A Rising Man: Questions for readers
Abir Mukherjee’s historical crime novel is our current NCW Virtual Book Club pick

Over April and May, our (virtual) NCW Book Club is A Rising Man by Abir Mukherjee. We hope you’ll join us in reading the book, and that you’ll join the discussion in our Discord community or one of our Zoom discussion sessions.


In the meantime, here are some questions that you might like to consider or discuss with friends, family and fellow members of the Book Club as you make your way through the book.

We’d love to hear your thoughts on A Rising Man, and any other questions that the book sparks for you. See our post here to find out about all the different ways you can get involved. You can also catch a newly commissioned piece from Amir at the City of Literature strand of Norfolk & Norwich Festival. Register for free here.

Members of the Book Club can purchase A Rising Man with a 10% discount from our friends at The Book Hive – and there’s still plenty of time to read along with us!

Happy reading!


Reading historical crime fiction

This is the first piece of historical fiction we have read together for the Book Club. How does your experience of reading A Rising Man compare to our other Book Club reads, or other books you’ve read? Can you find any similarities and differences between Abir Mukherjee’s book and, for example, crime novel Bluebird, Bluebird by Attica Locke, or Mark Cocker’s historical analysis in Our Place?

A Rising Man transports us back in time to Kolkata, then known as Calcutta, in 1919. How does Abir Mukherjee orientate the reader in this time that is so different from our own? portray this setting? What techniques are used to create historical and geographical setting? 

Abir Mukherjee doesn’t shy away from the realities of empire and the problems of the British Raj, the almost 90-year period of British occupation of the area that is now Bangladesh, India, Pakistan, and parts of Myanmar. How is this colonial context portrayed, and why do you think Mukherjee has chosen to use it in a crime novel? Would the story be different without this context, and if so, how? 


Character and point of view

Sam Wyndham, the narrator-detective, is something of an outsider in both Bengali and British Calcutta societies. How is Sam’s strange position portrayed, and what does this allow Sam to do that others are not able to? Why do you think Mukherjee chose a sceptical British police officer as narrator? How does Sam compare to other crime fiction protagonists you have read, and what does it mean that we ‘hear’ the story from his perspective, in the first person?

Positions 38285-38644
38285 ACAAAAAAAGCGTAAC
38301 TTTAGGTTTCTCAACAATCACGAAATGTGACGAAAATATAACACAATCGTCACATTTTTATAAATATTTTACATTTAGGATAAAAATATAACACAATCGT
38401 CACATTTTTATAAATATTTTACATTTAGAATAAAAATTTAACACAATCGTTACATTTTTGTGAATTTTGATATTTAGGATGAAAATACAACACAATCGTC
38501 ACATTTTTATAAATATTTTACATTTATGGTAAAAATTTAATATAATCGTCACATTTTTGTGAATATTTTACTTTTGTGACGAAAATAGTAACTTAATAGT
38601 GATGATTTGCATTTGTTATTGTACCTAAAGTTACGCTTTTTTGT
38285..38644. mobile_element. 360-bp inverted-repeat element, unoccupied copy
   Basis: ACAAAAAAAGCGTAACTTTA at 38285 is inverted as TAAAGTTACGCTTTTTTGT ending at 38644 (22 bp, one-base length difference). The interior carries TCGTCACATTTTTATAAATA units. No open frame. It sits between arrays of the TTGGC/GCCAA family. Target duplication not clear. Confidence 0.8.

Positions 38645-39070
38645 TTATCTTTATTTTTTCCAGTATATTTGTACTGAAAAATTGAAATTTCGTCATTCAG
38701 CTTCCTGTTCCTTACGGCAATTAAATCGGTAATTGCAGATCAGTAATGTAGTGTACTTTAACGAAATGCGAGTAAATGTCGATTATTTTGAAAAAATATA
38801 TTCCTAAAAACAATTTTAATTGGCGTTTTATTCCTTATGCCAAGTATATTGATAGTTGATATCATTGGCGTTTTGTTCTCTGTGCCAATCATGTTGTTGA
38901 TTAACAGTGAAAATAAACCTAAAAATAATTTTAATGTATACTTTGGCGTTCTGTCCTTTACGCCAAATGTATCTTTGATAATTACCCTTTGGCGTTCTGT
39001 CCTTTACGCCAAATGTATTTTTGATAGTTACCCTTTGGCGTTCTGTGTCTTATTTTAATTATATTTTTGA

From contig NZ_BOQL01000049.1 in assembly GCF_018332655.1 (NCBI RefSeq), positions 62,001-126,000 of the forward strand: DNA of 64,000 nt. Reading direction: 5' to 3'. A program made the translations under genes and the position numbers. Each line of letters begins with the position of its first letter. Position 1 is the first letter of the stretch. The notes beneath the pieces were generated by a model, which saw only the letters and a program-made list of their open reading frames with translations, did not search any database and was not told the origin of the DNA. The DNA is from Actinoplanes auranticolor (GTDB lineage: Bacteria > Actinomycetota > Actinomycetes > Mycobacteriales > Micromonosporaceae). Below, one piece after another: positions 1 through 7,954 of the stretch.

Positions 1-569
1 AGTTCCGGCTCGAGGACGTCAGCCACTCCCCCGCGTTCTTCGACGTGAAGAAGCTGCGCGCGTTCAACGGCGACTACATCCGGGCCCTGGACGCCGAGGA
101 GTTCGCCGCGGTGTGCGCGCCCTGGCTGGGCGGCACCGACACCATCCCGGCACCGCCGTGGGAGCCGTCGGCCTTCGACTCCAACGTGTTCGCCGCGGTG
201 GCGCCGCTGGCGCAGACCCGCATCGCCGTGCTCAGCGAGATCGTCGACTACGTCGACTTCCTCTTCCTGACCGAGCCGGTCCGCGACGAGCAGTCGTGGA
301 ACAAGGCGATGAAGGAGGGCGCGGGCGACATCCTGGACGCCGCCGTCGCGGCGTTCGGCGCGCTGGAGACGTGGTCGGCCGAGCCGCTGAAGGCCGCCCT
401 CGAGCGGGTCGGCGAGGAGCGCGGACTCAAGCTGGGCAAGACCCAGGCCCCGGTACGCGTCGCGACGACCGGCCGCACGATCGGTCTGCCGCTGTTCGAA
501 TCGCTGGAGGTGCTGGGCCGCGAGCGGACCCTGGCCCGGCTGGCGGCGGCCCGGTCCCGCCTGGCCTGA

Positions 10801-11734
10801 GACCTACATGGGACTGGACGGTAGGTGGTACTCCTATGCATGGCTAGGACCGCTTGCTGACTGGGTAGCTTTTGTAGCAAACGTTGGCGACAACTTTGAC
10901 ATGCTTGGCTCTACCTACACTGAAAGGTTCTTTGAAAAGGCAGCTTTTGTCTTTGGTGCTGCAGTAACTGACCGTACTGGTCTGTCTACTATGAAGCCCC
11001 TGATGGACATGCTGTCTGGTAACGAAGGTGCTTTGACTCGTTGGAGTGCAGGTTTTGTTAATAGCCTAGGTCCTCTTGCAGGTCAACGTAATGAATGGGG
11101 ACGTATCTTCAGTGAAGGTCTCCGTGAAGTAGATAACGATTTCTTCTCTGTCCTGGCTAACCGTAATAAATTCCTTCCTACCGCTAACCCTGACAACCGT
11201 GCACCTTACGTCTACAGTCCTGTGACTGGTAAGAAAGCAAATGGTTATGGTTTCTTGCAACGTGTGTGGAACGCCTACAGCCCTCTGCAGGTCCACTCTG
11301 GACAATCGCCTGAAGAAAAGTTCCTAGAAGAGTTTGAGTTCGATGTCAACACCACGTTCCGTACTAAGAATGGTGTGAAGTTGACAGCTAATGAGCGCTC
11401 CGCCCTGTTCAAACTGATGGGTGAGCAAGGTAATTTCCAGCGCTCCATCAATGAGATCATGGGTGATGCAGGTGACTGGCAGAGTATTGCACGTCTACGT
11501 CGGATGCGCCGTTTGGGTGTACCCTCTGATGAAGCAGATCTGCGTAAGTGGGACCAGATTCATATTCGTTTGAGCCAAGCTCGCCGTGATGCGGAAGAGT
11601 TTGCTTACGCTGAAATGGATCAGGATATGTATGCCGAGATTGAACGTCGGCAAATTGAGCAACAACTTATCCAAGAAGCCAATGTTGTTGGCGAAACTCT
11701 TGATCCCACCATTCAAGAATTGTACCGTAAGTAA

Sam Wyndham has two deputies, the Indian ‘Surrender-not’ Bannerjee, and the British Digby. Aside from their nationalities, what differences can you find between Bannerjee and Digby? Do they offer different perspectives on the events of the novel, and if so, how? Thinking about other crime or detective fiction you might have read, are Bannerjee and Digby typical sidekicks?

As in any good crime novel, A Rising Man is populated by a cast of suspects, informants, and other characters. We encounter all sorts of people: from Salman the rickshaw wallah, to Anglo-Indian administrator Miss Grant; from Mrs Bose the madam, to Byrne, the travelling salesman from Ireland; from suspected terrorist Benoy Sen, to Sam’s landlady Mrs Tebbit. What perspectives do each of these characters offer to Sam (and us) as he carries out his investigation? Why do you think Mukherjee has included each of these, and what importance do they have for us as readers?


Plot, structure and theme

Throughout the book, Sam’s investigation competes with that of the military police, Section H. How do these two investigations twine throughout the book and shape the plot? Where do they meet and where do they diverge? Is a similar structure employed in any other books you have read, and why do you think Abir Mukherjee has included the second investigation in the book?

One of the key elements in Sam’s investigation is interviewing Benoy Sen, the suspected terrorist who seeks Indian independence from British rule. However, Sen subverts many of Sam’s previously held ideas about terrorism, fanaticism, guilt and redemption. What do you think about these themes, in relation to the character of Benoy Sen, but also in other parts of the book? Are there any other themes that stand out to you as you read A Rising Man?

One of the joys of reading crime fiction is trying to solve the crime ourselves as we read. Were you able to guess who the murderer was before the end? Were there any twists along the way that surprised you or derailed your investigation? How has Abir Mukherjee directed and deflected our attention at different points of the story?

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